And she likes being in charge of such important things, since she is a “big girl” and can “carry the glucose tabs because then if I want a very, very, very small bite of a glucose tabs, I can just reach in and have one, right, Mawm?”

“Sure.  But only if you make sure you slow down if I need a glucose tab, okay?”

Bartering with my happy little helper of a diabetes pack mule.

Binge-Watching Causes Low Blood Sugars.

Dead Poet’s Society.  It might be a film from 1989, but it remains one of my favorites largely in part to Josh Charles as Knox Overstreet.

(He doesn’t care that Chris is with Chet.  Carpe diem!  And there’s a point to this – stick with me.)

Chris and I don’t watch a lot of television, but we have been swept up in the whole binge-watching phenomenon afforded by outlets like iTunes, Netflix, and Amazon Prime.  Even though we were late in getting into Breaking Bad, we caught up last year in a hurry just in time to immerse ourselves into the broadcast of the second half of season five (technology, bitch!)  We didn’t watch The Wire when it was originally broadcasted, but we did rip through five seasons of that show in a hurry.  And we finished True Detective last night (even though I will admit that I didn’t catch everything everyone was saying because the mumbling was oh my).  Binge!!

But we don’t watch every show together. The Good Wife, which I’ve just recently started watching while doing longer, steady cardio workouts at the gym, is my go-to show to watch solo.  Which brings us back to Knox Overstreet, because he’s a lead character in The Good Wife.  And for at least 40 minutes every day, for the last two weeks or so, good ol’ Knox has been helping me earn my steps for the day.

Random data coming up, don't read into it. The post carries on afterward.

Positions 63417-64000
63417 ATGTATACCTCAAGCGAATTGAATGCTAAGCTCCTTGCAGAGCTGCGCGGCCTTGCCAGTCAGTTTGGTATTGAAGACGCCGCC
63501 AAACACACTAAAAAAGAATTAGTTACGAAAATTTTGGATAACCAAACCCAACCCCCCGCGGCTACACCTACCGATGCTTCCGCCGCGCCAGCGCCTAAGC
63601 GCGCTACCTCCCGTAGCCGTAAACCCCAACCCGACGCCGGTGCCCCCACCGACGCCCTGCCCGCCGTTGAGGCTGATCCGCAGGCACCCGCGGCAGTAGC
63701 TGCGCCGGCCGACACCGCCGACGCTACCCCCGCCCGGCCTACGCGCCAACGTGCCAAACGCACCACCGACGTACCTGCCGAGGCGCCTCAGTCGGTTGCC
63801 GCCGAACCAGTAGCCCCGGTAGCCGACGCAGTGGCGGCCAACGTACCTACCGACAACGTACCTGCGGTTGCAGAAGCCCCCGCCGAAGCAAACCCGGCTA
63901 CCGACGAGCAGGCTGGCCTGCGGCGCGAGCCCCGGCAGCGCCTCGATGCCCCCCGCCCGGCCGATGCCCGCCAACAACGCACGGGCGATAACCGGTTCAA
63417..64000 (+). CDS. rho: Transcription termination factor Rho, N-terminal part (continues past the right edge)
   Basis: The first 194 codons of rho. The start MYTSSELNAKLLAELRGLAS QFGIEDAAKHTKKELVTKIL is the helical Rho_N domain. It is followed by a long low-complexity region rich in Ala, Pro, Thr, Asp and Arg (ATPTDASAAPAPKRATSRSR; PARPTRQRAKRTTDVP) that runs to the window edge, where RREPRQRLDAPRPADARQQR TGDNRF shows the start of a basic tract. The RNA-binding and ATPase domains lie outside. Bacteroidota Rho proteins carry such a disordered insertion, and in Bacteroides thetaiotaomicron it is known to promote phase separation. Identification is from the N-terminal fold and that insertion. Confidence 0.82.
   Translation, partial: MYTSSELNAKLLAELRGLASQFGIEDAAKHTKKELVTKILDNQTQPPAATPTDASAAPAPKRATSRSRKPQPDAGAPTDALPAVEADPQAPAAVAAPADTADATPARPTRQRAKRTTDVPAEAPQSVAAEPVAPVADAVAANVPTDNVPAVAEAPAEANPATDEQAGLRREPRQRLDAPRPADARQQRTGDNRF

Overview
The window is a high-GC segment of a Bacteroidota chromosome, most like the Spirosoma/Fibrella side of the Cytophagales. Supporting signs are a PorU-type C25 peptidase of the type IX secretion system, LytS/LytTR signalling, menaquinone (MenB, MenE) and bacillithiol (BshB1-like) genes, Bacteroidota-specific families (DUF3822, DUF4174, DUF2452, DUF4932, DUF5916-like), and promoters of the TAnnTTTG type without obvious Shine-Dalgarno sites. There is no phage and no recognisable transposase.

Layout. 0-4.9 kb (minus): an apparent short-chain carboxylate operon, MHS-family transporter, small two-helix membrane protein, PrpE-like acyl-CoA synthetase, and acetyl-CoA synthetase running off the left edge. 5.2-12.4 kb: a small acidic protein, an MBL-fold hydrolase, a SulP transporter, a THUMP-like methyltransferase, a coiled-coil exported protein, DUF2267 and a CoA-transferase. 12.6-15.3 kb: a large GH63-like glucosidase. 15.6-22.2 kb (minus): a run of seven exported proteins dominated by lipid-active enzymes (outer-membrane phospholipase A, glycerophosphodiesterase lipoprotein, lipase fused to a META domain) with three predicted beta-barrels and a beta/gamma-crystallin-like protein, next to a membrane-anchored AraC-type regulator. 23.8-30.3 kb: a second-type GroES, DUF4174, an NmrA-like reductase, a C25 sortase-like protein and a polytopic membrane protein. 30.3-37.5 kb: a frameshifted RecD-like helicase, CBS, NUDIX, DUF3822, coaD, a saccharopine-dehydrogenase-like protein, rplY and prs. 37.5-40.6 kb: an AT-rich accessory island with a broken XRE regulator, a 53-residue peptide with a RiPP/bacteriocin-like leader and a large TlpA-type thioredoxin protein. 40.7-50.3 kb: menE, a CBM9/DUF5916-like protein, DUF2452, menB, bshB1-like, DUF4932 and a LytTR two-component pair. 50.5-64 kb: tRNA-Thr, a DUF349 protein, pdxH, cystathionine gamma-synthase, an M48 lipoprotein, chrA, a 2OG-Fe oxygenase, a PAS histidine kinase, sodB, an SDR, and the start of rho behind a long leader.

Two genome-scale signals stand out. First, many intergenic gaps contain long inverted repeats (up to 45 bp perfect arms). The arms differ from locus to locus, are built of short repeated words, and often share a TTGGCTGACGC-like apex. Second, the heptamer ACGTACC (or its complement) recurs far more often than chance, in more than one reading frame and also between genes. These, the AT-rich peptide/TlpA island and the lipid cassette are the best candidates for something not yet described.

Last week, though, I made the mistake of trying to binge-watch at the gym and mistakenly lost track of time and blood sugars.  Instead of taking a peek at my Dexcom every ten minutes or so, I totally spaced.  Which meant that I did an hour of walking/running “blinded.”  I should have checked my blood sugar.  Instead, I walked to the car in a staggered pattern, not unlike Billy from Family Circus, unlocking the car door and haphazardly throwing all my junk onto the passenger seat while simultaneously fumbling for my glucose meter.

“Yes, I’m sure you’re right,” in response to the triple BEEP BEEP BEEP! of my Dexcom receiver, throwing rage from inside my gym bag.  My glucose meter confirmed the tri-beep with a blood sugar of 33 mg/dL.

It’s funny (not really) how the symptoms are dammed up until I see the number, and then once I am aware of my actual blood sugar, the dam gives and hot damn, panic hits.  My car, for a brief moment, looked like I let a glucose tab dust genie loose from its lamp as I worked through five glucose tabs.  I sat and waited until the feeling came back to my lips and my hands stopped shaking, then checked my blood sugar again to make sure I was okay enough to drive home.